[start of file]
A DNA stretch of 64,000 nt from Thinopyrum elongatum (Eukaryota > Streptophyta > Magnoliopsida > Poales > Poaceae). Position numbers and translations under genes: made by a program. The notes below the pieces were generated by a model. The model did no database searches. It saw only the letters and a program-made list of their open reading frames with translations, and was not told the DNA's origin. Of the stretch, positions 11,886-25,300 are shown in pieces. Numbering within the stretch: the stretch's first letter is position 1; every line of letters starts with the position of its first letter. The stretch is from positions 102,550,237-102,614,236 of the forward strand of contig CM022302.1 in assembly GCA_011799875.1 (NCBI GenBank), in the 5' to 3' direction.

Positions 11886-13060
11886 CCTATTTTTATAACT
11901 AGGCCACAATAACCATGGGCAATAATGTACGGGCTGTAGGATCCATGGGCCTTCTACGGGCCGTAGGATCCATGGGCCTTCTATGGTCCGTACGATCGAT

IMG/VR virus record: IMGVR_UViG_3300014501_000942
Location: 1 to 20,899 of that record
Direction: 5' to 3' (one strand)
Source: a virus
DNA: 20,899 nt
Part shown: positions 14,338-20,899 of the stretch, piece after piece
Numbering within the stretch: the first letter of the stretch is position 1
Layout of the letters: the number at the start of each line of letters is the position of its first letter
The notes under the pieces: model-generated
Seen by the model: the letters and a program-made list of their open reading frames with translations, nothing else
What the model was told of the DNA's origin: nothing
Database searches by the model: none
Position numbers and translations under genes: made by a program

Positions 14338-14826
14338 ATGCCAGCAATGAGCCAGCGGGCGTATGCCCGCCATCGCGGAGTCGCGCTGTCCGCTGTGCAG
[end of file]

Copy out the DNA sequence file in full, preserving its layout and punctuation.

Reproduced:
A DNA stretch of 64,000 nt from Thinopyrum elongatum (Eukaryota > Streptophyta > Magnoliopsida > Poales > Poaceae). Position numbers and translations under genes: made by a program. The notes below the pieces were generated by a model. The model did no database searches. It saw only the letters and a program-made list of their open reading frames with translations, and was not told the DNA's origin. Of the stretch, positions 11,886-25,300 are shown in pieces. Numbering within the stretch: the stretch's first letter is position 1; every line of letters starts with the position of its first letter. The stretch is from positions 102,550,237-102,614,236 of the forward strand of contig CM022302.1 in assembly GCA_011799875.1 (NCBI GenBank), in the 5' to 3' direction.

Positions 11886-13060
11886 CCTATTTTTATAACT
11901 AGGCCACAATAACCATGGGCAATAATGTACGGGCTGTAGGATCCATGGGCCTTCTACGGGCCGTAGGATCCATGGGCCTTCTATGGTCCGTACGATCGAT

IMG/VR virus record: IMGVR_UViG_3300014501_000942
Location: 1 to 20,899 of that record
Direction: 5' to 3' (one strand)
Source: a virus
DNA: 20,899 nt
Part shown: positions 14,338-20,899 of the stretch, piece after piece
Numbering within the stretch: the first letter of the stretch is position 1
Layout of the letters: the number at the start of each line of letters is the position of its first letter
The notes under the pieces: model-generated
Seen by the model: the letters and a program-made list of their open reading frames with translations, nothing else
What the model was told of the DNA's origin: nothing
Database searches by the model: none
Position numbers and translations under genes: made by a program

Positions 14338-14826
14338 ATGCCAGCAATGAGCCAGCGGGCGTATGCCCGCCATCGCGGAGTCGCGCTGTCCGCTGTGCAG